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CrossFit Greensboro: Training From a Distance

Published on Mon, 2012-07-09 10:53
By: 
Amy Saltmarsh

"We work really well together ... Competing together is always great."


 

The first-ranked team from the Mid Atlantic Region is CrossFit Greensboro. The team arrived Saturday in Carson, Calif., to prepare for its first appearance at the Games. Team members are ready to challenge their underdog status and push for the podium. This team’s training approach is inspired and unique. Head Coach and owner of CrossFit Greensboro, John Meeks, does all of the team’s programming. Meeks does his best to keep the team on a tight training, eating and sleeping schedule. This has proved to be quite a challenge given the recent relocation of several of the team’s members.

Just two weeks ago, teammates Brandon Chasen and Catherine Onnen tied the knot and moved to Baltimore to open an affiliate. The couple arrived in Carson, Calif., direct from their honeymoon in Greece. While honeymooning, the two videotaped their workouts and sent them in for feedback.

Teammate Cameron Willliams, first-place finisher in the Mid Atlantic Open, lives in rural North Carolina, well outside of Greensboro. Williams performs most of her weekday workouts in a barn and sends videos of her training to her coach and team for feedback. Williams loves working through Meeks’ programming and says it takes away a lot of the stress by having a plan.

Teammate and advertising rep, Alex Kellner travels frequently for work and, like Williams, relies heavily on the feedback of his coach and teammates for improvements to his training. Williams says the team is very vocal and everyone is encouraged to express how each workout made them feel and how their bodies are holding up.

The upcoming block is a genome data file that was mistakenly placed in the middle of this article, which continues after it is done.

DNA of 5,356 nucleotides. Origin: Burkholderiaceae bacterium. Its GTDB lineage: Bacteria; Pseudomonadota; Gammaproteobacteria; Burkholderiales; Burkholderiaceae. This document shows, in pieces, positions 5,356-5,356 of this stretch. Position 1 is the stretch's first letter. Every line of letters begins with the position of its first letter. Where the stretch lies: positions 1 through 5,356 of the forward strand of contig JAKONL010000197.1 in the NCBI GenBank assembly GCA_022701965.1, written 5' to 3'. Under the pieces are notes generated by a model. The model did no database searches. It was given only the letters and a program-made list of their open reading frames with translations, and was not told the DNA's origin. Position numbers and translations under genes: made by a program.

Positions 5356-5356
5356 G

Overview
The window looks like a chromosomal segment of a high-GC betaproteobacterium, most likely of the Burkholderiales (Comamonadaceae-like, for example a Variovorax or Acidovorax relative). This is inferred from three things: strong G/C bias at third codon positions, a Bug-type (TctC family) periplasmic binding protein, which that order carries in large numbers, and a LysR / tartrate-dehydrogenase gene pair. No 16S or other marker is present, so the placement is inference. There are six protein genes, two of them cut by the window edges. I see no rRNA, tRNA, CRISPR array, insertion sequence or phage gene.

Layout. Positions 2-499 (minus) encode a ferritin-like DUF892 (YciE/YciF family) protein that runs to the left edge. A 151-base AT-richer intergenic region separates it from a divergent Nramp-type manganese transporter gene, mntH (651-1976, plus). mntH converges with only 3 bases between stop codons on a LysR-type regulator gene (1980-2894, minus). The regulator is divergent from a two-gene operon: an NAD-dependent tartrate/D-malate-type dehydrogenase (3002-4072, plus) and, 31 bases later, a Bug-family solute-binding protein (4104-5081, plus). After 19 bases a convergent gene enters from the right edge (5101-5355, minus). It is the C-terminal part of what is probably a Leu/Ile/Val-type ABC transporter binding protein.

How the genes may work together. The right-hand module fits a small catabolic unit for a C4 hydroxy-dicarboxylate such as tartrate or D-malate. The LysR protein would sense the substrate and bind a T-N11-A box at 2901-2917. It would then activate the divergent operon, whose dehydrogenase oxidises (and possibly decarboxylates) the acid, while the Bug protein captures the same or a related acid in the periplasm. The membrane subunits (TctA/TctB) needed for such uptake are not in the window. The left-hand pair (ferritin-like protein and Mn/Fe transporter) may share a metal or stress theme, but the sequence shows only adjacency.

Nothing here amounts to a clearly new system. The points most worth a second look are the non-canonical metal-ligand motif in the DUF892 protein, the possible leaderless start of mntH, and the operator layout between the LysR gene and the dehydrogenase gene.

“We really picked up our training. Sundays used to be rest days, but now they are swim days,” Williams says of post-Regionals training.

The whole team tried to get together every weekend prior to Regionals and those located in Greensboro trained together as often as possible. Fridays and Saturdays were multi-hour training days. “We’d leave the gym at 10 p.m., and be back by 6 or 7 the next morning,” Williams says.  

On top of adjusting to the distance between them, the team has also worked hard to accommodate different work and school schedules, and a pretty serious injury. Forty-one-year-old teammate, Tracy Shufford, works long hours as a Physician’s Assistant in Greensboro.

Brendan Lynott balances his time between school, training and coaching.

Leigh Grimes, 41, juggles multiple responsibilities as the Assistant Director of a senior living community.

Seven weeks ago, Williams broke her arm playing football. “It’s mostly healed,” she says. “I tried handstand push-ups yesterday, and they went OK.” 

To keep their sense of togetherness, the team uses the saying, “One heartbeat.” Onnen came up with the phrase when she and her husband announced their move to Baltimore. The team realized it would no longer be able to physically train together leading up to the Games. “We needed something to unite us. At first, we thought it was kind of corny,” Williams says. “But people know us for it and it’s pretty powerful.”

So, is the team nervous about competing? “Nervous?” teammate and Greensboro firefighter Bruce Fields laughs. “Not after the shit we’ve been through the last few weeks.”

The Greensboro team is excited so many of the posted Games workouts include all six teammates. “We work really well together,” Williams says. “Competing together is always great.”

 

 

 

 

 

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